Mamata vows to stand by minorities
Mamata will remain Mamata, chief minister Mamata Banerjee messaged her supporters as well as opponents on Saturday in her first public comments on the Lok Sabha election results.
The assertion and a series of comments — including a disclosure that she had offered to step down as chief minister and the party had rejected it — during a media conference offered a glimpse into what could be her course of action as she comes to terms with the BJP’s spectacular gains in Bengal and the formidable challenge ahead of her.
- She would not desist from standing by and reassuring the minorities. If the BJP brands it “appeasement”, so be it. “I appease Muslims…. Will do it 100 times as there is no harm in taking kicks from a cow that gives you milk,” Mamata said.
- She would call a spade a spade, even if other Opposition parties are not as blunt. “Congratulations to Modiji. This election was all about Hindu-Muslim polarisation,” Mamata said. “I don’t believe in dividing people on the basis of religion. I am prepared to go alone on this.”
She added: “The country belongs to everybody. I am opposed to both Hindu and Muslim fundamentalism…. There is a softer version of all the religions and I will continue to believe in that.”
- Not that Mamata confined herself to idealism. An ominous note was also struck, probably with the additional objective of reassuring her party supporters at the grassroots who are facing the brunt of the sudden BJP surge in the state. “More than 200 of our party offices have been captured. We will recover all of them by Monday,” Mamata declared.
- Was there any hint of bitterness? A fleeting one, perhaps. Asked why her development message lost out to Narendra Modi’s narrative, an emotional Mamata said: “Probably, we overdid for the people.”
The chief minister sought to anchor her resolve to fight back on a wish expressed by her mother, the late Gayatri Devi, in a media interview. “My mother had said in that interview that she wants Mamata to remain the same Mamata,” she told the news conference.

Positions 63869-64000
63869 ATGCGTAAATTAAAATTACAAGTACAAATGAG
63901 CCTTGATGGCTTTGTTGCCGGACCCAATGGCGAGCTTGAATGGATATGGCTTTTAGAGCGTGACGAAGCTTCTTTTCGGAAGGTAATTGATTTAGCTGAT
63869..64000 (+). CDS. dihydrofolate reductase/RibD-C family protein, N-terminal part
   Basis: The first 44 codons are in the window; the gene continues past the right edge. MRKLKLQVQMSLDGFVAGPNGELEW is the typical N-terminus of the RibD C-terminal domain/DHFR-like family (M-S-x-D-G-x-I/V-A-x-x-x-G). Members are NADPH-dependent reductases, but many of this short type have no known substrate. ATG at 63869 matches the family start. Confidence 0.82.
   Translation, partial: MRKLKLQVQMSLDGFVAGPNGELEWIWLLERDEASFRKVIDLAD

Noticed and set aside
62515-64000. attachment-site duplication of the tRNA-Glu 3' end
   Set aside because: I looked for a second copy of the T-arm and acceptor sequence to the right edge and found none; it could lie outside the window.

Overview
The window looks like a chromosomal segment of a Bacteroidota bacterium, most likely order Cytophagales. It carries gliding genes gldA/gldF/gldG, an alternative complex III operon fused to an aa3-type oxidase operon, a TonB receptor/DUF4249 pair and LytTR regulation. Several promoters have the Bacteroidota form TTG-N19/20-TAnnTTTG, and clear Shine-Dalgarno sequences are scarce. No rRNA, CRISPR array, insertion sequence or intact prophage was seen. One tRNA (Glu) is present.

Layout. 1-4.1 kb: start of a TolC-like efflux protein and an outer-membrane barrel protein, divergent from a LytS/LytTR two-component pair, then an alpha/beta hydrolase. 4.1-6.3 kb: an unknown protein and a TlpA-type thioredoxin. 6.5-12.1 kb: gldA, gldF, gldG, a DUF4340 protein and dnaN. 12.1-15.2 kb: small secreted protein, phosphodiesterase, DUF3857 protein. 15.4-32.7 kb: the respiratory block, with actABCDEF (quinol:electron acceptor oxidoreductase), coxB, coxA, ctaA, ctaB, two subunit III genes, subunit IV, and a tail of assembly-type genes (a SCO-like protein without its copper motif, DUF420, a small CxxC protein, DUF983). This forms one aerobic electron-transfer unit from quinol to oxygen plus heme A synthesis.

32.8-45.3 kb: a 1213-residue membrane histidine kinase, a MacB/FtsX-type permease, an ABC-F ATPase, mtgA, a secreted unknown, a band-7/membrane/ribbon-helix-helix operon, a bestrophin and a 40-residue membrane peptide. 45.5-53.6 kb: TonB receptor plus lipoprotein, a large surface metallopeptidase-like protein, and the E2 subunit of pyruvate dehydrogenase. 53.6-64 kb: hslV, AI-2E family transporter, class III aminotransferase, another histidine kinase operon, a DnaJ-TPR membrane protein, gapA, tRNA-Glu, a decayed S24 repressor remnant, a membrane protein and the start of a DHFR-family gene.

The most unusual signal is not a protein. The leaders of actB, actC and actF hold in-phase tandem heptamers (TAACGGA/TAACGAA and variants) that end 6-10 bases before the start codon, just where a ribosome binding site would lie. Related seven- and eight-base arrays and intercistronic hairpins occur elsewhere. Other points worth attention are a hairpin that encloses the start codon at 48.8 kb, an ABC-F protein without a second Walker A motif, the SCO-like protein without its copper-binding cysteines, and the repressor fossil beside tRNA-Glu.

It was her first public appearance after the Lok Sabha poll results that saw the BJP storming her citadels and winning as many as 18 of the 42 seats, reducing the Trinamul tally to 22.
Sources said that over the past 48 hours, she had been busy collecting feedback from party functionaries across the state and contacting Opposition leaders in different parts of the country. After sharing her analysis with the party, she addressed the media.
Mamata disclosed that she had wanted to resign. “Earlier, it had taken me a minute to resign (as) the railway (minister)…. Today also, I wanted to resign from the post of the chief minister. But my party colleagues didn’t allow me.”
While asserting that she would stand by Muslims, Mamata said she would attend the iftar planned by the Calcutta Municipal Corporation on May 30. “I have always attended this iftar of the CMC,” she added.
The results suggest that in a polarised political environment, an overwhelming majority of Muslim voters, accounting for more than 30 per cent of the electorate in the state, had stood with Trinamul.
Mamata articulated her stand in spite of fears within her party that the BJP would try to focus more on its plank that Trinamul is pro-Muslim and try to consolidate the Hindu votes. At the news conference, the chief minister showed no sign that she would keep the issue under the radar.
She replied in the same vein when asked about the National Register of Citizens, which the BJP has projected as a tool to weed out infiltrators and which appeared to have struck a chord in Bengal.
“We are opposed to the NRC and we will not let it happen,” Mamata said, iterating her known stand although it did not yield her political dividends. Trinamul lost all the eight seats in north Bengal, Bongaon and Nadia, where the NRC became an issue.